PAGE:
For this assignment I watched Jeff Dawson’s and Michael Porter’s Library Images: Engage, Inspire and Tell your Story presentation. I can’t say that it wasn’t interesting but I easily got distracted during Michael’s portion of the presentation. The why is unique to me. Full disclosure: I’ve been Michael’s co-presenter for that exact presentation twice, at the 2009 Computers in Libraries and Internet Librarian conferences. In other words, most of this presentation was nothing new for me.
However, that shouldn’t be interpreted as disagreeing with anything either of them had said. In fact, I agree with every word they both said so much, I’ve shared the stage. So, rather than comment directly on what they said, I’d like to take a moment to add a few comments.
I speak on the benefits of social networks to libraries constantly and have been doing so for years now. During almost every social networking presentation I get a question something like this: “Ok, you’ve convinced me/us. But I’ve got only so much time. What is the one thing I should do for my library out of all the options?”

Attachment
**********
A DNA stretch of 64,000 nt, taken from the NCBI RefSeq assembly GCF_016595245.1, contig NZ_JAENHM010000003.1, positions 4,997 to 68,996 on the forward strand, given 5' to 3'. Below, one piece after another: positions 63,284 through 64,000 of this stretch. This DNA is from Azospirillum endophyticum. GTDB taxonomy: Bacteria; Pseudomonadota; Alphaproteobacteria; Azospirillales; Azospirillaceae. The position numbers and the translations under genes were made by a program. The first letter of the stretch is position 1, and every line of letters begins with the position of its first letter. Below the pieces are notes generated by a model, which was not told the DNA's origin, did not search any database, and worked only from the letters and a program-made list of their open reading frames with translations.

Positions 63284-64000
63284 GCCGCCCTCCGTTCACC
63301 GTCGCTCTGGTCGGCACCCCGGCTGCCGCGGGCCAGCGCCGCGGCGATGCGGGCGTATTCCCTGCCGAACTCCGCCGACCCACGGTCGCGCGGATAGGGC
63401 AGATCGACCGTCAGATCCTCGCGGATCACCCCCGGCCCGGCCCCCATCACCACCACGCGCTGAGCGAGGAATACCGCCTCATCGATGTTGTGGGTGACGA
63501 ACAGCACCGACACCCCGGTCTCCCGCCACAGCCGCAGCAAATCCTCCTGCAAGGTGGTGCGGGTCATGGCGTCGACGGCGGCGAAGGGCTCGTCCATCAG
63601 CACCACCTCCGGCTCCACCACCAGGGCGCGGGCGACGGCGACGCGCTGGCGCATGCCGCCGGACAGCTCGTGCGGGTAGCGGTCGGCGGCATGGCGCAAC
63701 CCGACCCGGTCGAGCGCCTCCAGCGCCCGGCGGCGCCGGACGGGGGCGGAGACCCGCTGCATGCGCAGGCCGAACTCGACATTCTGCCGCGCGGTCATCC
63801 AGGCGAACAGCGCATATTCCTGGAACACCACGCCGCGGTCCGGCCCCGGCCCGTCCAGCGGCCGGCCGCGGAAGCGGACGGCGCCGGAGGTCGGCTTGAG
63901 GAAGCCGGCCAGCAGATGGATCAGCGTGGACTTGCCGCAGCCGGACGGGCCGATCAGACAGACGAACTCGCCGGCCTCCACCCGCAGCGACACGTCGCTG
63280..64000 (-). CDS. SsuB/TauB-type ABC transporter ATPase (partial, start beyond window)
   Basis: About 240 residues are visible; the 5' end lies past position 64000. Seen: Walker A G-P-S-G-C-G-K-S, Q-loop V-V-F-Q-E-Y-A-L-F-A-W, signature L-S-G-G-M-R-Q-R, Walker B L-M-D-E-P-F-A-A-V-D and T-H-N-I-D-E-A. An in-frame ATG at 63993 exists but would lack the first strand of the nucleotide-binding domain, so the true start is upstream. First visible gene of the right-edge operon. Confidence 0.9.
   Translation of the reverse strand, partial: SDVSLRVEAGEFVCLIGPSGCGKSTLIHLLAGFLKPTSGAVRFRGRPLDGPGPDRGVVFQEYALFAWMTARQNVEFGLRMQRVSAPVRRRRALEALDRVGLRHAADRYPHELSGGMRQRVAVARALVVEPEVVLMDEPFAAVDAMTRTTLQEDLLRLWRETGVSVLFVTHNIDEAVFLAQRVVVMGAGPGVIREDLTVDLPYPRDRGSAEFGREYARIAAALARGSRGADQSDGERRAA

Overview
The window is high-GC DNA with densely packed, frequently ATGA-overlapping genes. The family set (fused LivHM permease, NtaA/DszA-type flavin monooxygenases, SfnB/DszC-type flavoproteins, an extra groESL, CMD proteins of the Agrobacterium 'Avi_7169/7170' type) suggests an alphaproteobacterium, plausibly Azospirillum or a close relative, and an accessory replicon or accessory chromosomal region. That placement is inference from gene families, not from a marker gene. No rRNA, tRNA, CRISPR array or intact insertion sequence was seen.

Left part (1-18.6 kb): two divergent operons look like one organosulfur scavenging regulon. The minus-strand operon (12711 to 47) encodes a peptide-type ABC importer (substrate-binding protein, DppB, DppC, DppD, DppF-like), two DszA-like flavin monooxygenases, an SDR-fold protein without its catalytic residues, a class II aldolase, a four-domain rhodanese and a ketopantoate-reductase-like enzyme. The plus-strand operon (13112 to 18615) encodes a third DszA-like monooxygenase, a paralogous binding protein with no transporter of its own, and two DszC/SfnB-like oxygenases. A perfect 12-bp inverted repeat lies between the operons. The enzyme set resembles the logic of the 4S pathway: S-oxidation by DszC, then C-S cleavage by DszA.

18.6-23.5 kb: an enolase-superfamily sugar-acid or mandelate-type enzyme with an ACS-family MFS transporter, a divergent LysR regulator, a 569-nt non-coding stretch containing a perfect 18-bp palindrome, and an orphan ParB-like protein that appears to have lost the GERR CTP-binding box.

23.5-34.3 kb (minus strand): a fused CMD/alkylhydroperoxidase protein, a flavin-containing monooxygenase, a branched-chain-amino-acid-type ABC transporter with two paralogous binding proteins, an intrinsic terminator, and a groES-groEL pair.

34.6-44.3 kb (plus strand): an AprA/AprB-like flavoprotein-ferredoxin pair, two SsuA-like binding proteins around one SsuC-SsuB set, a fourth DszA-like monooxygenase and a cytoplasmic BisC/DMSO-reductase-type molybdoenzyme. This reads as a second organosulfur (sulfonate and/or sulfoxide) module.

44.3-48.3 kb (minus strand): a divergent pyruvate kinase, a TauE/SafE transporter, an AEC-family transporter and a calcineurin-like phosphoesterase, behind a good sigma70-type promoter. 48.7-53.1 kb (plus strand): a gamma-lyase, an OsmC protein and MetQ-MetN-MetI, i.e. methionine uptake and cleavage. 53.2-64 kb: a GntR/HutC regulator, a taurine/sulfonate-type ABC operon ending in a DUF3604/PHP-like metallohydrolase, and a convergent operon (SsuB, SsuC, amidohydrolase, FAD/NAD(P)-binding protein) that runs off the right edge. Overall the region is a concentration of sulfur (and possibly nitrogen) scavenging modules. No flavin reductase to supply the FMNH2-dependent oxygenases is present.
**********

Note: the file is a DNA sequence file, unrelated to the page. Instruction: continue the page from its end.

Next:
I tell them to grab a camera, start taking photos, and post them to flickr. Even if they don’t take the few extra moments to post those photos on their Web site (which they should) posting those photos to flickr provides several benefits: they visually tell the library’s story, they allow others to comment on the events taking place in the photos, and they contribute to the larger collective story of libraries (though contributing the photo to something like the Libraries and Librarians group.)
Seriously, there can be nothing easier than taking a few photos at an event you’re already at and posting them to flickr. You don’t have to be a “photographer” do to this. Get the library a $50 digital camera or two and snap away. It’s not like you’ve got to get the film developed any more.
So, to repeat myself, if you do just one social thing online for your library, give flickr a try. It’s the most bang for your buck.